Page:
Apple has released their new MacBook Pro! It comes in 14 Inch and 16 Inch models, with two new powerful versions of the M1 chip to choose from: The M1 Pro and the M1 Max. These computers look stunning, are incredibly powerful, power-efficient and see the return of HDMI and SD card ports as well as the best graphics ever seen in a Mac computer. But are they for everyone? This article will explore the new Mac's features, retail price and discuss who should buy the new MacBook Pro.
These new models is that they are insanely powerful; The M1 chip is already one of the best chips available in a computer. And the New M1 Pro has a CPU that is 70% Faster and a GPU that is 100% faster. The M1 Max maintains the Pro's lighting fast processing speed and a 32 core GPU that is x2 faster than that of the Pro, making the Max comparable to high end gaming computers in terms of graphics. Much could be said about the wonders of these new devices; however, Apple's promo video already does a pretty good job at selling the new Pros.
Features and Price range:
There is no doubt from the technical reports and the departure in Apple's typical advertising that these new MacBooks are designed for power. In addition to making use of the increased power; The new Pros have some useful hardware changes:
The Touch Bar has been replaced with keys again ( like on the 2020 Air), though Touch ID remains.
HDMI and SD card ports:
A common frustration with Apple devices is the need to buy adaptors for everything; the addition of the HDMI port and SD card reader is great to see from Apple.
Mag safe Charging and USB 4 charging options:
The new MacBooks also see the return of Mag safe charging alongside three USB 4 (USB C) ports.
The most basic 14 inch Pro starts at $2999, the price rising to around $10000 for the most powerful 16 inch (including Final Cut Pro and Logic Pro.)
Who Should buy it?
The last and most important question; should everyone be forking about a minimum of $3000 to buy a laptop just because it's insanely powerful?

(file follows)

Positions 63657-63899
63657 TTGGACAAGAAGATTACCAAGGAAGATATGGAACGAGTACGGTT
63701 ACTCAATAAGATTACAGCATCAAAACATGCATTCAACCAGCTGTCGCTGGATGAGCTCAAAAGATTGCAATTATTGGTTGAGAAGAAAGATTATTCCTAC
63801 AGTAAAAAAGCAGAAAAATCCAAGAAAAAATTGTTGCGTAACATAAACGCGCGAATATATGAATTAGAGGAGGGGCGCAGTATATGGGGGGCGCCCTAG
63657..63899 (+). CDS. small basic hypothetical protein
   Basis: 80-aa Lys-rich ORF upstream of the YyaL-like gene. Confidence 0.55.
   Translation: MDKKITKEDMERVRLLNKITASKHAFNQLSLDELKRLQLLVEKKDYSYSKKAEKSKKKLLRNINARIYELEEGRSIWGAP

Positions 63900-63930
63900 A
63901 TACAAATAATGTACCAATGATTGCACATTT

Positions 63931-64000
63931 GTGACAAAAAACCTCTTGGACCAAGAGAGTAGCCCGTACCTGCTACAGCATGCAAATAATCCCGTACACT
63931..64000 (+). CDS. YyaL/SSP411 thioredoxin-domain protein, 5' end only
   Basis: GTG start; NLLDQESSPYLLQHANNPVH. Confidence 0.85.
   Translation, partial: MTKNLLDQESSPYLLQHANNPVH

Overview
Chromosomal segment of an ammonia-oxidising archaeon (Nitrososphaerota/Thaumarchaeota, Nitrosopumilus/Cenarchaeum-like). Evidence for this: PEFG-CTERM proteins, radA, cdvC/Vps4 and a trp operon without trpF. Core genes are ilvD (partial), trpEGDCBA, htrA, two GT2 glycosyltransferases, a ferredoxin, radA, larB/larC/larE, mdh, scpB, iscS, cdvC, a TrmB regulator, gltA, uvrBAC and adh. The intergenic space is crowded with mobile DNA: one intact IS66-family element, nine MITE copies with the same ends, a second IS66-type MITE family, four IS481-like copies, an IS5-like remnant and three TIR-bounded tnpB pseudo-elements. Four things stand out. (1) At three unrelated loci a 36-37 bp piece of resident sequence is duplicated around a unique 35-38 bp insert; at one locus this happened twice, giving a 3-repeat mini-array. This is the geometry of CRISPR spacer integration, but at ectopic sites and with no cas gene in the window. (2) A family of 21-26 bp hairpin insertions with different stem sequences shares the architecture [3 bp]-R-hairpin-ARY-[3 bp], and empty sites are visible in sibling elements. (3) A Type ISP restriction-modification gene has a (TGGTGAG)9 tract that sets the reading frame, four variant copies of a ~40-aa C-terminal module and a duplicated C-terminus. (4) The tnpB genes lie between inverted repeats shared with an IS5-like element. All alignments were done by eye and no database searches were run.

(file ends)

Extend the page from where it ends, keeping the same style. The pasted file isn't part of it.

No. This MacBook Pro is for Professionals. Many of the hardware features are useful (especially the HDMI and SD card ports). However, there are adapters that serve the same purpose for a fraction of the price. For users looking to get a MacBook for the first time or want a computer for personal or general use, the M1 Mac book Air 2020 is a far better choice.
If you want to use your computer for specific programs that require superior processing such as Final Cut Pro, or high end data processing; the lower-end versions equipped with the new M1Pro chip are worth investigating. As for MacBook Pro's M1 Max, I would only recommend them to individuals doing heavy-duty work where high-performance is essential. Not everyone needs to use 8k across up to 7 monitors.
What about gamers? The higher-end MacBook Pros certainly have the processing and graphics necessary (The M1 Max reportedly has greater processing power than the PS5). At present, the consensus still seems to be that the new MacBooks aren't suitable for gaming. This consensus is mainly due to a lack of AAA companies making games for Mac at present. That may change in the coming years; Apple has the hardware available to put stakes in the gaming market; it is likely only a matter of time before they try.
The new 2021 MacBook Pro brings an entire new level to Apple Macs by being a laptop computer designed for professional use. The new pro fills out the top end of Apple's laptop range nicely complementing the MacBook Air in terms of Price range and processing capacity. While not recommended for the general user this computer looks to be a wonder for professionals who need more out their devices.
The recent Apple Worldwide Developers conference saw a vast sweep of updates and innovations across the entirety of Apple’s product range. Most of the updates are aimed at improving user productivity, as well as communications. The Updates to Swift Playgrounds make creating and testing possible straight from the iPad and new “Live Text” text recognition feature is almost magic. Here are the updates you need to know about and some of the big takeaways for Education: